There you have it. Greece is stuck. The last umpteen months have been nothing but a shadow play, meaning little and signifying less. The IMF austerity that has caused such misery, so much rioting and bloodshed, will not matter after all without a devaluation. The notion that Greece can pay down its accumulated debt by raising taxes and lowering government spending alone is not feasible. Either banks that bought Greek bonds will have to agree to lower the face value of those bonds or Greece will have to leave the euro in order to inflate. These are the options. The rest according to Bootle is mathematically impossible.
The Financial Times's article entitled, "Anger begins to infect Europe's prosperous core" is just as devastating in its own way, reporting on rising frustration in the more prosperous Northern half of the Union. The article points out that the EU is already readying an effort to "save Spain," the EU's fourth-largest economy, but that the real challenge may come from countries like Finland that may soon elect "the EU's first Eurosceptic prime minister."
According to the Financial Times, "Popular anger at bail-outs, austerity and general economic uncertainty has already toppled leaders on the Eurozone's periphery: first in Ireland, then Portugal and arguably Spain, where José Luis Zapatero has said he will not seek a third term as prime minister ... Mainstream parties are losing ground to populist outsiders playing on resentment and frustration triggered by austerity and falling living standards."
The article reminds us that France's Nicolas Sarkozy, a primary backer of the EU effort, is in electoral trouble. (This is understandable since several years ago the French voted against the now defunct EU Constitution.) Belgium, meanwhile, has not been able to form a government for nearly a year because of Flemish nationalist sentiment. The current Dutch government stays in power, according to the FT, only with the help of an anti-EU nationalist party. German nationalism – a source of much concern within Germany itself – may eventually impel centrist parties such as the liberal Free Democrats to take openly anti-EU positions. Germany's chancellor Angela Merkel is beginning to lose local elections regularly because of her pro-EU stances.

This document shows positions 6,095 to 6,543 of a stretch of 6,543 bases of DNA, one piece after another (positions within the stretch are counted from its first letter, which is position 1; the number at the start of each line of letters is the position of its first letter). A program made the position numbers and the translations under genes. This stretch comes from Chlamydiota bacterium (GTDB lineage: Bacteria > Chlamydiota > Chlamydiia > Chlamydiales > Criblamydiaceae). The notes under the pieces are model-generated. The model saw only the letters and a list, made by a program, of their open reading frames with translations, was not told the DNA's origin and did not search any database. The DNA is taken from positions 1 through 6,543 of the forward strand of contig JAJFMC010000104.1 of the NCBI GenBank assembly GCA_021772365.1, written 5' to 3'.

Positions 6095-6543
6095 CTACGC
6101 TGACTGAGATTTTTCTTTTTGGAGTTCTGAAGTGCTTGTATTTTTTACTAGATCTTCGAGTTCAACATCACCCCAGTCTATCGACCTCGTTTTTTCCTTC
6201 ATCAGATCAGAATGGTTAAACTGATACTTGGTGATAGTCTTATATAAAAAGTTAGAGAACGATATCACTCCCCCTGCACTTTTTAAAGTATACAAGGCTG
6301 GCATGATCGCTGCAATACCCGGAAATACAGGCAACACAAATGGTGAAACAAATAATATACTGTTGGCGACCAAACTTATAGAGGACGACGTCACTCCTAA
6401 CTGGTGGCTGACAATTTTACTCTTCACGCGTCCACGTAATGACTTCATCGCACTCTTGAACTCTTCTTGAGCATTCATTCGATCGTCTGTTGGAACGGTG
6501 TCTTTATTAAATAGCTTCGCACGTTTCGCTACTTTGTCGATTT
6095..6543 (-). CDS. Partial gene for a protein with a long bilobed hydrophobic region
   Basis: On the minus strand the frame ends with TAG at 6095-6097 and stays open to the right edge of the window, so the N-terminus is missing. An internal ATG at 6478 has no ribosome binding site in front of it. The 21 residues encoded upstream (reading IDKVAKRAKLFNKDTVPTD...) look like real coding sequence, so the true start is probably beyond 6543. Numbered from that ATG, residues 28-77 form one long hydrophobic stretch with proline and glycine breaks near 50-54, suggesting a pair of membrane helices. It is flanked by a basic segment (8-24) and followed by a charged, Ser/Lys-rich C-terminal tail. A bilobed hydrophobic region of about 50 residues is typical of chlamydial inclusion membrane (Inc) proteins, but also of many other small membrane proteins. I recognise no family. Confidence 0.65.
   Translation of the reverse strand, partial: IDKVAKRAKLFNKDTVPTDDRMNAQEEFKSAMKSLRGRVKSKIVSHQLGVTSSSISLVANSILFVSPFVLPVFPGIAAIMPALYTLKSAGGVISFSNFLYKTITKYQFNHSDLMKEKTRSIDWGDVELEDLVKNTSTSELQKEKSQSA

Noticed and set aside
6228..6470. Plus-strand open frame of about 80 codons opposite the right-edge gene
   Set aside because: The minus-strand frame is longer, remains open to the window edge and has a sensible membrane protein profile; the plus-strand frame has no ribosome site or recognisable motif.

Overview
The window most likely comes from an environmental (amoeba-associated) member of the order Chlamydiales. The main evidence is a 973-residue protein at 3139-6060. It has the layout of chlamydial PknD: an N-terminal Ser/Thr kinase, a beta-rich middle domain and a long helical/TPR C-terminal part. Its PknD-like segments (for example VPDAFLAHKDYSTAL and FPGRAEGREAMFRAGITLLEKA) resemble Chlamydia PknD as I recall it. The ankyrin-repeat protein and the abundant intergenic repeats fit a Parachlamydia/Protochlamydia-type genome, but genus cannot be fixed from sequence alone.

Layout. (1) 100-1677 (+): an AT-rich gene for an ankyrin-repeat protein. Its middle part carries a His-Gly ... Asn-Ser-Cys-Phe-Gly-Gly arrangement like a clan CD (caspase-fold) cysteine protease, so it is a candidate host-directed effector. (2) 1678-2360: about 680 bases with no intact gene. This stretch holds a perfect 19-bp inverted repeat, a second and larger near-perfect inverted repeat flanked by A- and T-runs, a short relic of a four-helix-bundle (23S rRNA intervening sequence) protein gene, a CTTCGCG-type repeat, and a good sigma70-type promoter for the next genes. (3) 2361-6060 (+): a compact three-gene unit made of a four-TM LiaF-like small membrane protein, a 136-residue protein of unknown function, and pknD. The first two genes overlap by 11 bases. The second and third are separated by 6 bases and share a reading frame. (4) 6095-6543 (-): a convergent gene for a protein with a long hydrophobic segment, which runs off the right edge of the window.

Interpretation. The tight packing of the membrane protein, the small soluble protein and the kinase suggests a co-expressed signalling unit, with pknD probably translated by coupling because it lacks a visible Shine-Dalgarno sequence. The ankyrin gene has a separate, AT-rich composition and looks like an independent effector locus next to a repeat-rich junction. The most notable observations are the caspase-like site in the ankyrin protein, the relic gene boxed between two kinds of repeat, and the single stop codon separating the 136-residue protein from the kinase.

While Europe's nationalist parties have been painted as xenophobic and even racist in the past, the FT article claims that public frustration with an increasingly dysfunctional and costly EU is allowing them to reposition themselves as defenders of economic solvency and smaller government. By tapping into anti EU anger, nationalist parties discover issues that are at once more mainstream and less divisive.
In what must certainly be seen as a most shocking statement (for the FT anyway), the article suggests the following: "We are witnessing Europe's own Tea Party moment."
To see this in print in the FT is OUR shocking moment. In fact, we have long expected an EU "tea party" moment and considered it almost inevitable; but to have the language surface in a Financial Times article is truly surprising. Such a statement cries out for elaboration, which the FT declines to provide. Yet in a sense having such a point raised in the FT – one of the Anglo-American power-elite's most prominent mouthpieces – is of itself a "teachable moment" and may be seen as a kind of metaphorical turning point in the argument over the EU's survival.